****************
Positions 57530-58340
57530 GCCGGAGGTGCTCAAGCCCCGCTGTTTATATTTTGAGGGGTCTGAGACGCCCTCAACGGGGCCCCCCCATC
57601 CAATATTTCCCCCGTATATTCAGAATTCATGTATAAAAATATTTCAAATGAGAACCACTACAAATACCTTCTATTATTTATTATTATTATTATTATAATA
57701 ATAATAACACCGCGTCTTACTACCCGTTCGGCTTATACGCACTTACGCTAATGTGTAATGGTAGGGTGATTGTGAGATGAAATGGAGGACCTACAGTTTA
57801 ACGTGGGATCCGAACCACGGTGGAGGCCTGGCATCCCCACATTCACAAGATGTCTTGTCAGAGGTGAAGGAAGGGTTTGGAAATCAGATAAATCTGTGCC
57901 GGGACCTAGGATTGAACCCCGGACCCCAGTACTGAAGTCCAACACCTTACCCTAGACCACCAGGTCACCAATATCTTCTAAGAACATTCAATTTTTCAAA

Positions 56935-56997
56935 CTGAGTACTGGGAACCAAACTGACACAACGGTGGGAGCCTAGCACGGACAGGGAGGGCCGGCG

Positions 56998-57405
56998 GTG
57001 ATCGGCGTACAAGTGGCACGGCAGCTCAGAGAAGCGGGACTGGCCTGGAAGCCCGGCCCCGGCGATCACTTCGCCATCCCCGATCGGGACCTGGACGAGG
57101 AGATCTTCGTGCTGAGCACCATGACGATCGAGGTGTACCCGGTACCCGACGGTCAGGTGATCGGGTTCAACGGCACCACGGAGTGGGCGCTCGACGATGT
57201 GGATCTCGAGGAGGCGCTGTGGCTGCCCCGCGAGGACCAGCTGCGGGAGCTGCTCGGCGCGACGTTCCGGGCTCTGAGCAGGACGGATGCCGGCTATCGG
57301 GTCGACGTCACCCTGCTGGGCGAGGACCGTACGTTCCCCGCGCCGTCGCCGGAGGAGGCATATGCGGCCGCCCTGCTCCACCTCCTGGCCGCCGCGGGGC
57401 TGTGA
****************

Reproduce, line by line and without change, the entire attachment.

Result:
Positions 57530-58340
57530 GCCGGAGGTGCTCAAGCCCCGCTGTTTATATTTTGAGGGGTCTGAGACGCCCTCAACGGGGCCCCCCCATC
57601 CAATATTTCCCCCGTATATTCAGAATTCATGTATAAAAATATTTCAAATGAGAACCACTACAAATACCTTCTATTATTTATTATTATTATTATTATAATA
57701 ATAATAACACCGCGTCTTACTACCCGTTCGGCTTATACGCACTTACGCTAATGTGTAATGGTAGGGTGATTGTGAGATGAAATGGAGGACCTACAGTTTA
57801 ACGTGGGATCCGAACCACGGTGGAGGCCTGGCATCCCCACATTCACAAGATGTCTTGTCAGAGGTGAAGGAAGGGTTTGGAAATCAGATAAATCTGTGCC
57901 GGGACCTAGGATTGAACCCCGGACCCCAGTACTGAAGTCCAACACCTTACCCTAGACCACCAGGTCACCAATATCTTCTAAGAACATTCAATTTTTCAAA

Positions 56935-56997
56935 CTGAGTACTGGGAACCAAACTGACACAACGGTGGGAGCCTAGCACGGACAGGGAGGGCCGGCG

Positions 56998-57405
56998 GTG
57001 ATCGGCGTACAAGTGGCACGGCAGCTCAGAGAAGCGGGACTGGCCTGGAAGCCCGGCCCCGGCGATCACTTCGCCATCCCCGATCGGGACCTGGACGAGG
57101 AGATCTTCGTGCTGAGCACCATGACGATCGAGGTGTACCCGGTACCCGACGGTCAGGTGATCGGGTTCAACGGCACCACGGAGTGGGCGCTCGACGATGT
57201 GGATCTCGAGGAGGCGCTGTGGCTGCCCCGCGAGGACCAGCTGCGGGAGCTGCTCGGCGCGACGTTCCGGGCTCTGAGCAGGACGGATGCCGGCTATCGG
57301 GTCGACGTCACCCTGCTGGGCGAGGACCGTACGTTCCCCGCGCCGTCGCCGGAGGAGGCATATGCGGCCGCCCTGCTCCACCTCCTGGCCGCCGCGGGGC
57401 TGTGA